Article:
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State v. Abraham

Court of Criminal Appeals of Tennessee, Jackson

March 13, 2017

STATE OF TENNESSEE
v.
SHANERICK ABRAHAM

          Assigned on Briefs February 7, 2017

         Appeal from the Criminal Court for Shelby County No. 15-00697 Glenn Ivy Wright, Judge.

         A Shelby County Criminal Court jury convicted the defendant, Shanerick Abraham, of aggravated robbery. On appeal, the defendant argues the evidence was insufficient to support his aggravated robbery conviction because the victim voluntarily gave the defendant money, and the alleged taking was temporally remote to the subsequent act of violence. The defendant additionally alleges ineffective assistance of counsel. Following our review, we affirm the judgment of the trial court.

         Tenn. R. App. P. 3 Appeal as of Right; Judgment of the Criminal Court Affirmed

          Samuel J. Muldavin, Memphis, Tennessee (on appeal), John Scott, Memphis, Tennessee (at trial), for the appellant, Shanerick Abraham.

          Herbert H. Slatery III, Attorney General and Reporter; Zachary T. Hinkle, Assistant Attorney General; Amy P. Weirich, District Attorney General; and Austin Scofield, Assistant District Attorney General, for the appellee, State of Tennessee.

          J. Ross Dyer, J., delivered the opinion of the court, in which Thomas T. Woodall, P.J., and Camille R. McMullen, J., joined.

          OPINION

          J. ROSS DYER, JUDGE

         Facts and Procedural History

         On October 17, 2014, Larry Saulsberry, the defendant, and others were shooting dice. Eventually, only Mr. Saulsberry and the defendant remained in the game. Initially, Mr. Saulsberry was losing several hundred dollars to the defendant. However, when Mr. Saulsberry started to win his money back, the defendant became angry. Having won his money back and because the defendant was upset, Mr. Saulsberry left, accidentally leaving his cell phone behind. About thirty minutes later, Mr. Saulsberry returned to retrieve his phone but could not locate it and accused the defendant of stealing it. The defendant pulled out a gun and said, "You feel like I got your phone; you give me everything." Mr. Saulsberry backed away in fear, trying not to draw attention to the situation.

         Meanwhile, the victim, Samuel Washington, was drinking beer with a coworker outside a nearby neighborhood store when he saw the defendant waiving a gun around and walking toward Mr. Saulsberry. As Mr. Saulsberry backed away from the defendant, the victim heard the defendant say, "You need to drop that off, " slang for "give me whatever is in your pockets." The victim intervened, stood between Mr. Saulsberry and the defendant, and told the defendant to put down the gun. According to the victim's trial testimony, the defendant then said, "Well, you can drop it off, too." While the victim testified he was not in fear, the defendant was holding a gun, and the victim hoped "he wouldn't do nothing foolish with it, " so he immediately took $63.00 from his pocket. According to the victim, he would not have done this had the defendant not wielded a gun. The defendant then grabbed the money and smacked the victim in the face with the gun, rendering him unconscious. The victim was unsure about how long he was unconscious.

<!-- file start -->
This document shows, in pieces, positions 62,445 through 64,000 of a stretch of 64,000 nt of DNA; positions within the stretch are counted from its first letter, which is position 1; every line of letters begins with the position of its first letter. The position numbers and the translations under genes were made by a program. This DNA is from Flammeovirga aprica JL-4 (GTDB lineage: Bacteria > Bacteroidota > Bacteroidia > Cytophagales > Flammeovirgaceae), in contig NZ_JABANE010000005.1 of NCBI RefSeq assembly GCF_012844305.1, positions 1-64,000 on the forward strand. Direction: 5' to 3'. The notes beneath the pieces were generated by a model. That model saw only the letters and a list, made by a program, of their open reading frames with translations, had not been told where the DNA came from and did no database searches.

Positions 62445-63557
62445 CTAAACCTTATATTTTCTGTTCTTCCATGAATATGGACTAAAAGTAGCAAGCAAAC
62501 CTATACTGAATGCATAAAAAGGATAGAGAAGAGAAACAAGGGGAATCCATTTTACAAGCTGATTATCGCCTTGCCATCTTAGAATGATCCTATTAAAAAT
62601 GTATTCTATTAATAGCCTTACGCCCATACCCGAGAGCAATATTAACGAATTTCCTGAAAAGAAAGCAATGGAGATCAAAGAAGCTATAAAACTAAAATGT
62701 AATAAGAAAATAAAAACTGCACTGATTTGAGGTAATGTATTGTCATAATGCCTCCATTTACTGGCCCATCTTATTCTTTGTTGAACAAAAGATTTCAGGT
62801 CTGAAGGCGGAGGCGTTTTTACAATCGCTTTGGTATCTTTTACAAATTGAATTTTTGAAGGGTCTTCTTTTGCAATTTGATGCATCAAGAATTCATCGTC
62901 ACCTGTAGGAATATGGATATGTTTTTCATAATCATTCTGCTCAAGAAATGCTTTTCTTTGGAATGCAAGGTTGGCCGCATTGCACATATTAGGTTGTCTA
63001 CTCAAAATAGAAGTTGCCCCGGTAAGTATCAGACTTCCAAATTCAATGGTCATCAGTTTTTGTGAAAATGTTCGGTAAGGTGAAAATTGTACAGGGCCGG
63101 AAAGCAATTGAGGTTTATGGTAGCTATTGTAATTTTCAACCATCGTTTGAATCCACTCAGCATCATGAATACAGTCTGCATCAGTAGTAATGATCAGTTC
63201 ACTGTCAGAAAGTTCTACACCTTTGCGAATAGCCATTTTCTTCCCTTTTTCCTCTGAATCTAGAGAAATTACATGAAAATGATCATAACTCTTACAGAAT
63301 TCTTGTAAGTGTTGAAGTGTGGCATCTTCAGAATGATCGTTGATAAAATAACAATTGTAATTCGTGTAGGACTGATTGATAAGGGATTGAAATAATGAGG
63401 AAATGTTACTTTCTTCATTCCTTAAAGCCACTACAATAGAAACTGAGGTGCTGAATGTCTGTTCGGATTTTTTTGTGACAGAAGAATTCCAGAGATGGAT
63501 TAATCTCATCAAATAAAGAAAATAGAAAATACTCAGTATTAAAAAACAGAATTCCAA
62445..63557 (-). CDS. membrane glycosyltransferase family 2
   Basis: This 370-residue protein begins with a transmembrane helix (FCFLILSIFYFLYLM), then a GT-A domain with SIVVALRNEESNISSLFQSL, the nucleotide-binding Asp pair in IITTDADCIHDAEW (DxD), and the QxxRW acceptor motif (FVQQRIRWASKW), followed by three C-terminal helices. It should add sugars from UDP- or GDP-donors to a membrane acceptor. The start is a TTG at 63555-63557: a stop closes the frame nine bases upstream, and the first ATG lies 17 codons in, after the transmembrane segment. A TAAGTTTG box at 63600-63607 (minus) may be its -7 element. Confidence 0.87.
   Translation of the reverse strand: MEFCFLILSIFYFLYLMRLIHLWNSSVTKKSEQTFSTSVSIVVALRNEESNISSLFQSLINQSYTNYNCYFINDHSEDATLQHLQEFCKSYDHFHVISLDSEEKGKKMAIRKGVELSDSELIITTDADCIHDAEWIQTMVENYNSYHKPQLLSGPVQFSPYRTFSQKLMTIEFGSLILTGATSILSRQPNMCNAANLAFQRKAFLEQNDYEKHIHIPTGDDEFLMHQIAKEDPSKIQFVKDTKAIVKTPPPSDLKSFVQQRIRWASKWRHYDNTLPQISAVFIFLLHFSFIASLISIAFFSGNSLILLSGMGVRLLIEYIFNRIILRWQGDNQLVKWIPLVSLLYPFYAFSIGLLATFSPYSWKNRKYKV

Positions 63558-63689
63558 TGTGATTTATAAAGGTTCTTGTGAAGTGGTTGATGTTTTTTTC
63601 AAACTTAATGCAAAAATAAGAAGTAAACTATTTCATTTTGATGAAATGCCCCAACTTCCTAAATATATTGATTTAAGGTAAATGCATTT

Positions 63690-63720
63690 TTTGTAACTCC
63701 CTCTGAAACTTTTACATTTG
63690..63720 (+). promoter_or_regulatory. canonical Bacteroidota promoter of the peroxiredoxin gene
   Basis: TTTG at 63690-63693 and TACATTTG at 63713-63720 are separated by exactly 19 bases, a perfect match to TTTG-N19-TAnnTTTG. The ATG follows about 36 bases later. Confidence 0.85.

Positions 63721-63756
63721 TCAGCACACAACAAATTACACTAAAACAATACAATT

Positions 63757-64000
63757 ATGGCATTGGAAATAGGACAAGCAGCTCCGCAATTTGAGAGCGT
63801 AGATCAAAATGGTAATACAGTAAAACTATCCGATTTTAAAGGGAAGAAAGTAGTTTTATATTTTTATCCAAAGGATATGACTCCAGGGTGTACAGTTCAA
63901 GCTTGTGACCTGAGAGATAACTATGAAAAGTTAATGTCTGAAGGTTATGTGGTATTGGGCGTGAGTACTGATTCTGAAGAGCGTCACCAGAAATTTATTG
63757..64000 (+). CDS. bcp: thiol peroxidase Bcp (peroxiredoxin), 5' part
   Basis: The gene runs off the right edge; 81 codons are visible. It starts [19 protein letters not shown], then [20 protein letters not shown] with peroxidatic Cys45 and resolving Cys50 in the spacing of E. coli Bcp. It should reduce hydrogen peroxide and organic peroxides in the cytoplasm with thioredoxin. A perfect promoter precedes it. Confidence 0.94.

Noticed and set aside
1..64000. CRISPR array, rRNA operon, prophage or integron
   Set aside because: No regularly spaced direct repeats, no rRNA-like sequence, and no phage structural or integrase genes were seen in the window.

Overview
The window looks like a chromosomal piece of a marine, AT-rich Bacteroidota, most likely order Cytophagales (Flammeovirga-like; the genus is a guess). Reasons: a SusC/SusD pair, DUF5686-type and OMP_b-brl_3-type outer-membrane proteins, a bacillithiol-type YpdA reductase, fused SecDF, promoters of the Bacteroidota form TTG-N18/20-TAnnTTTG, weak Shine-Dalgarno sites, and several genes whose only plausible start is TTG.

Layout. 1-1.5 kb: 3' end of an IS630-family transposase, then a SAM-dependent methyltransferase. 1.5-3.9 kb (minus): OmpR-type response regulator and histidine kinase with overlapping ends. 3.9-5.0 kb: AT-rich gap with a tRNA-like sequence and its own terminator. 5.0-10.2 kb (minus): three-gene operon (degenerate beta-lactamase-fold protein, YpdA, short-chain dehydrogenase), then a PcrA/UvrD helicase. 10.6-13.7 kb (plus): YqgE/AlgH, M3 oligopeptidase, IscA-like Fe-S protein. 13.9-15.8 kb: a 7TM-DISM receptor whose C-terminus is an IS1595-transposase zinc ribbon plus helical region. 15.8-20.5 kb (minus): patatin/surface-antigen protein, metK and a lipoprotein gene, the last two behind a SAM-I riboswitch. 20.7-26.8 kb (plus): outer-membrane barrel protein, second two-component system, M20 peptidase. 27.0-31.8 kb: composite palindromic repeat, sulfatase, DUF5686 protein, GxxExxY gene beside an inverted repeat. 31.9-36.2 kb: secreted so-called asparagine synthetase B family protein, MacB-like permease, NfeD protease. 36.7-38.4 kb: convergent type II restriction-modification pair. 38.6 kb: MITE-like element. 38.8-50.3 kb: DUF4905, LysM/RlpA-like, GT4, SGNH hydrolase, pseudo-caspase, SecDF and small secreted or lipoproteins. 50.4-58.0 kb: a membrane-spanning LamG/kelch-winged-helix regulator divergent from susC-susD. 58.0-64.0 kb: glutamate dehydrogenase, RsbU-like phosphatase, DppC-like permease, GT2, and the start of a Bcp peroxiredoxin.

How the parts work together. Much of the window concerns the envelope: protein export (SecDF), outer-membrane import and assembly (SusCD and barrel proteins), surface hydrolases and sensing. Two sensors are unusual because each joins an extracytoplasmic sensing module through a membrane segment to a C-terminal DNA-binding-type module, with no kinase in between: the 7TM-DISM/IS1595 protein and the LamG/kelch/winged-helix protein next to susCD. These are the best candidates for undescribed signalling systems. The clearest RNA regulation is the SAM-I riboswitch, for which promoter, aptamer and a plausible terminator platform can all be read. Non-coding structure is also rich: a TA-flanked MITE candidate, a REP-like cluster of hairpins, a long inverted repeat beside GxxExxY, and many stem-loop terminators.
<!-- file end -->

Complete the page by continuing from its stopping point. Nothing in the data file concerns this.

Mr. Saulsberry offered slightly different testimony regarding the events occurring that evening. According to Mr. Saulsberry, once the defendant pulled out his gun and started walking toward him, the victim intervened and said, "Jamal, [1] why are you doing this? We are all family. If it's about some money; here's some money." The victim subsequently handed the defendant money from his pocket, and the defendant smacked the victim in this face with his gun.

         After the attack, the victim was transported to the hospital and underwent surgery to repair his broken jaw. Detective Steven Foglesong with the Memphis Police Department visited the victim at the hospital to get more information regarding the sequence of events. There, the victim informed Detective Foglesong he had been robbed and assaulted by the defendant. Detective Foglesong interviewed Mr. Saulsberry as well, and Mr. Saulsberry also identified the defendant as the victim's assailant. At trial, the victim, Mr. Saulsberry, and Detective Foglesong all identified the defendant in the courtroom.

         The State called the victim, Mr. Saulsberry, and Detective Foglesong to testify at trial. Following a Momon hearing, the defendant declined to testify and did not call any witnesses. The jury found the defendant guilty of aggravated robbery. Following a sentencing hearing, the trial court sentenced the defendant as a Range I, standard offender, to nine years in confinement. The ...


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